After checking out Horse Camp for about 30 minutes I headed up the summit trail, the beginning of which is a causeway of hand set flag stones, placed there painstakingly by Matthew Hall McAllister in the 1920’s. It took him years to complete and some must weigh over 1000 pounds. The causeway portion is still a moderate hike and I suggest that any day hikers to Horse Camp due this portion as well as it has stunningly beautiful views of the mountain and the surrounding area. The causeway gets you out of the forest and into a more alpine setting. The causeway of hand laid rocks is amazing, but it does force you to look down instead of at the beauty of nature, but then again- more reasons to stop for a moment and drink it all in, and catch your breath.

Passed the causeway is where we start getting into the steep terrain, switch backs, the trail is loose-rock-gravel-pebbles and dusty dirt known as scree, the air begins to thin, and the adventure ramps up indeed. At times it is hard to follow the trail, as in places it is faint, and because of that hikers get off track making more confusing trails.

I met folks coming down the mountain. It is always nice to stop and chat for a few moments hearing about the day’s adventures of these travelers in nature. Not that many people were on this trail to Helen Lake, but a few. One couple in their early 40’s said that, “It makes you pay for every inch.” I took a pic of fellow adventurers, a young couple from Boulder, CO. I joked with then saying, “And they said this would be fun.” Their quip was, “Who is THEY, and were do THEY live?!” Love it, lol. They were headed down which is a much more joyful experience then the challenge of up, up, up. Some gave me directions on where to cross the snowfield so as not to be sliding down the mountain on ice. I met a Dad and his young teenage son who had come within 100’ of elevation, (not distance), of Helen Lake and decided it was not worth the grind and turned back. I wondered how someone could come that close to the goal and then turn around. I would later learn why when I hit that same mental barrier. I also met a young, very fit, couple with full gear, ropes, helmets, ice axes, and crampons. I asked them if they had made the summit. They said that they had failed to summit explaining that it was just too much and that the young woman had experienced altitude sickness and not wanting to place themselves in danger they turned back.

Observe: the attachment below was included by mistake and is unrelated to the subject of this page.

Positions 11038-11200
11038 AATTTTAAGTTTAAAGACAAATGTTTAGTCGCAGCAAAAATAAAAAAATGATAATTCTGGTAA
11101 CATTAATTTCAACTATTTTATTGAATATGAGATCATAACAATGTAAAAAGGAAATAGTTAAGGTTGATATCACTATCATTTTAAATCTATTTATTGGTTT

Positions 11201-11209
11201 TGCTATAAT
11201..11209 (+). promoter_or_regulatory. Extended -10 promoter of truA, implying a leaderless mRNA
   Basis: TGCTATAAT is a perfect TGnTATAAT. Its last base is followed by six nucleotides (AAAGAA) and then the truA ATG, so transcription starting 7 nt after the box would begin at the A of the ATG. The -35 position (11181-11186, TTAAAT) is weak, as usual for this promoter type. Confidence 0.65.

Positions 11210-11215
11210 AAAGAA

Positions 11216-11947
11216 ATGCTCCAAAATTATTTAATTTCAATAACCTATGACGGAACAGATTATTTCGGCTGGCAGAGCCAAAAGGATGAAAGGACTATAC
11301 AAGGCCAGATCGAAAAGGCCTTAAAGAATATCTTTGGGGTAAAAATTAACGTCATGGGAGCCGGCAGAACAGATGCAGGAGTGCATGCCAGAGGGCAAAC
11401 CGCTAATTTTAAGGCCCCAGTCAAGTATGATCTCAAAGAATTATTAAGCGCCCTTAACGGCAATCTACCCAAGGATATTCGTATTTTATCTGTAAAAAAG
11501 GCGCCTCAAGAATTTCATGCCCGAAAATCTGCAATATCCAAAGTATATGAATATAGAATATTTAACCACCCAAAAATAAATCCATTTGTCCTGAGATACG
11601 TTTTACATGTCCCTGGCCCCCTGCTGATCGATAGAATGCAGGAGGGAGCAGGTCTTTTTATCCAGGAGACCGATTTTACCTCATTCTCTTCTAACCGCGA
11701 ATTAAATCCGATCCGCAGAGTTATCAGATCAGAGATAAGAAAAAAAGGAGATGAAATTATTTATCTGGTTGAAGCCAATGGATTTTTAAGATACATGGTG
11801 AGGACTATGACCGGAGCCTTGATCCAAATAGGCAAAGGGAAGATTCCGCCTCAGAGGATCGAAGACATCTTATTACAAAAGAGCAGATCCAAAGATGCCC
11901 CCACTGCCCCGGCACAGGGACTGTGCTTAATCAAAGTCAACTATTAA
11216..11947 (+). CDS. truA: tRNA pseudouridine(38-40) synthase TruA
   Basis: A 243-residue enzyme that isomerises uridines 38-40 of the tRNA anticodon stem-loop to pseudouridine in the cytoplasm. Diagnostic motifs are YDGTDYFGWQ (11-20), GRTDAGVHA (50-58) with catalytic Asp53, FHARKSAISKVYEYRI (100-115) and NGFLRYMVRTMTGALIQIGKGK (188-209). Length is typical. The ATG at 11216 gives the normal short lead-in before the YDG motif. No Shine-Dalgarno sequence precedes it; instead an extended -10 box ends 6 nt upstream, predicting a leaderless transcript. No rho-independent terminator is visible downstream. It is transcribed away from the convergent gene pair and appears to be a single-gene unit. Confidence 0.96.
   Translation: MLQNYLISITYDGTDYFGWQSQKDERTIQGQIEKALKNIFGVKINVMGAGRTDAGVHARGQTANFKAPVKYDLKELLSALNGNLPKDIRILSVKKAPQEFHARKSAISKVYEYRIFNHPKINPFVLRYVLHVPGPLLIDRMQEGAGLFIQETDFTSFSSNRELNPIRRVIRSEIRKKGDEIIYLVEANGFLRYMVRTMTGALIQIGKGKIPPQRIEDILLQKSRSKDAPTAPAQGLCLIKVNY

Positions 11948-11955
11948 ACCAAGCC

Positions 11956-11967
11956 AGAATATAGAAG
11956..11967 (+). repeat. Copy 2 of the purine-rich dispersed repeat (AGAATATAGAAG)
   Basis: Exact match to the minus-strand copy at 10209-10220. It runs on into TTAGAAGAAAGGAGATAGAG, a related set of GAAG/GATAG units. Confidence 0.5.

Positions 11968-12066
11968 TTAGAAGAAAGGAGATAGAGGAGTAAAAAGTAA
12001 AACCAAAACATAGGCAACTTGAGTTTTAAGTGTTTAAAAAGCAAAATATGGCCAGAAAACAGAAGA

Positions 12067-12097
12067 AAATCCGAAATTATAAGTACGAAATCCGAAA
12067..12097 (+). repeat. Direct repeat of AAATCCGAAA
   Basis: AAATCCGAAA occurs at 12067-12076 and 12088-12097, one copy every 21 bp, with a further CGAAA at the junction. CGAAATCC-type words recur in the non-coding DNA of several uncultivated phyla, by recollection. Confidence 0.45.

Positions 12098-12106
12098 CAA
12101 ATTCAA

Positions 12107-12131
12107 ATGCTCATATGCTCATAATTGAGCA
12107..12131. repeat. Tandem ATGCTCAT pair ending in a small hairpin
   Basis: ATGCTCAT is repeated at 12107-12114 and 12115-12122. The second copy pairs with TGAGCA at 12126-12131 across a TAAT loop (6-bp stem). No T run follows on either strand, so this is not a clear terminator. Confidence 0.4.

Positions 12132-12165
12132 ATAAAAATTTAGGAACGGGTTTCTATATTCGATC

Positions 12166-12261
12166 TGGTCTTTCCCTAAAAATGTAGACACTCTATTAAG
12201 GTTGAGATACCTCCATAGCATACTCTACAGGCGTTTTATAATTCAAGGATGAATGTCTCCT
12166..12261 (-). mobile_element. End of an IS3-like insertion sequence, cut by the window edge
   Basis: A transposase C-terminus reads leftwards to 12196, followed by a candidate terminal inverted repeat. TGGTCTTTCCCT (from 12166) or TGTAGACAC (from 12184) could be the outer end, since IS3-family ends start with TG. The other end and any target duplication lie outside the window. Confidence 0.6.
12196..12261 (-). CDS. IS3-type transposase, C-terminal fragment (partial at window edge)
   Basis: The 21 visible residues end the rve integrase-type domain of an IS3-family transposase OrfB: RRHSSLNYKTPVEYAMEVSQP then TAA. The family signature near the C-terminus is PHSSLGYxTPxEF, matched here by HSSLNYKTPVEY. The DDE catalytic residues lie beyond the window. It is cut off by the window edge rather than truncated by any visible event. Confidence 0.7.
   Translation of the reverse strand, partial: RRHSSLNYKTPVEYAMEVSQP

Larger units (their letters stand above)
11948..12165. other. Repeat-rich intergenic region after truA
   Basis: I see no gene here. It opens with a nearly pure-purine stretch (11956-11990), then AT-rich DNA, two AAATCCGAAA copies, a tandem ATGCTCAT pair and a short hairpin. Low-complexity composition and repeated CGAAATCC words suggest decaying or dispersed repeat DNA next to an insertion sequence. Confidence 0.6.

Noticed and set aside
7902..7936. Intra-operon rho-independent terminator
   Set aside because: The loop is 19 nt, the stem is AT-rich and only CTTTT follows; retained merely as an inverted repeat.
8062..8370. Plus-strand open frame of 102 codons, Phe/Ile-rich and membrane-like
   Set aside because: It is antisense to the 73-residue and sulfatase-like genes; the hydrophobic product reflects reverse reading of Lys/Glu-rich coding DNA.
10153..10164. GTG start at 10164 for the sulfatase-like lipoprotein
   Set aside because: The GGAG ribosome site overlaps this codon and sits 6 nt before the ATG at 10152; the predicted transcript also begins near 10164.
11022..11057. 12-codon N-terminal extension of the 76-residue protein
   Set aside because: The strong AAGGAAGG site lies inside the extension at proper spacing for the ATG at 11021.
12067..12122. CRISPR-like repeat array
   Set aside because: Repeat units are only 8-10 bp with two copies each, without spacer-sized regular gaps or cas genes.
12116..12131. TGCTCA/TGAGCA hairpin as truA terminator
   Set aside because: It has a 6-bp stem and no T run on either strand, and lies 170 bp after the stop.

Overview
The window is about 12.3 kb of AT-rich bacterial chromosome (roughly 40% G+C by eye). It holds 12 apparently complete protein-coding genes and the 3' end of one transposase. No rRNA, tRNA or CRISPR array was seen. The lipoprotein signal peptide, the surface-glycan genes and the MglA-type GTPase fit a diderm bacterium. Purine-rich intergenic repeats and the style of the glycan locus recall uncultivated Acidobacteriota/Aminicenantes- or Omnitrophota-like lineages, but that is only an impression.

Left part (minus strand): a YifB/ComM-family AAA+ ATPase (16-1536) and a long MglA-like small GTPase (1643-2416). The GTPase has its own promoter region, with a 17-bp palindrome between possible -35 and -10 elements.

Once passed the switched backs the great expanse of the mountain opened up, but now it was even more difficult to judge the trail. I had come to the snow field and kept searching for where someone had crossed. I did not really see footprints across, perhaps because the snow was hard like ice. I continued on in search of where others had crossed not ever finding it. This put me on a much more difficult trek, and soon I was scrambling up a steep, jagged rock field, which is known as talus hiking. I continued up, backpack and all, passed the snow field and then a little off trail through more of the loose scree before hooking up with the actual trail. It was soon after this point, where I was tired, breathing hard, that I hit that wall I alluded to earlier. Thinking to myself, and at that point likely saying out loud, “this is not fun, this sucks, this is a bunch of XXXX.” I considered turning around just like the father and son day hikers I had met. Instead I gathered myself and pushed on. I had a ways to go still, but only another 100’ feet of elevation gain.

Finally I arrived at Helen Lake, which turns out to be a massive pile of snow, not a lake at all. But it is beautiful and I found myself staring into the bowl of this incredible mountain. The strenuousness of the hike melted away to a feeling of satisfaction and joy. As I surveyed the area, I saw before me gorgeous peaks, a mountain of rock, scree, and snow. There were encampments side by side of large rocks stacked about three feet high, in about ten foot circles, set there to aid in sheltering tents from the high winds. Helen Lake is the base camp for climbers before they summit Mount Shasta.

There were two tents at the base camp. One of which seemed pretty permanent and I imagine that it is either an outfitter’s tent, or perhaps a First Aid Rescue tent. I had met a local earlier who informed me in the Spring there can be 100 tents.

Up somewhere on the face of the mountain I could hear some climbers. I was later to meet the two characters that I spoke of earlier. Both in their 20’s and fit, ‘Mo’ had what I believe to be an accent from India, which added to this mountain spiritual Guru persona he exuded. “Epiphany”, if that name doesn’t conjure up young philosopher on a spiritual awakening, I don’t know what does, was strong like an athlete with a laid back attitude.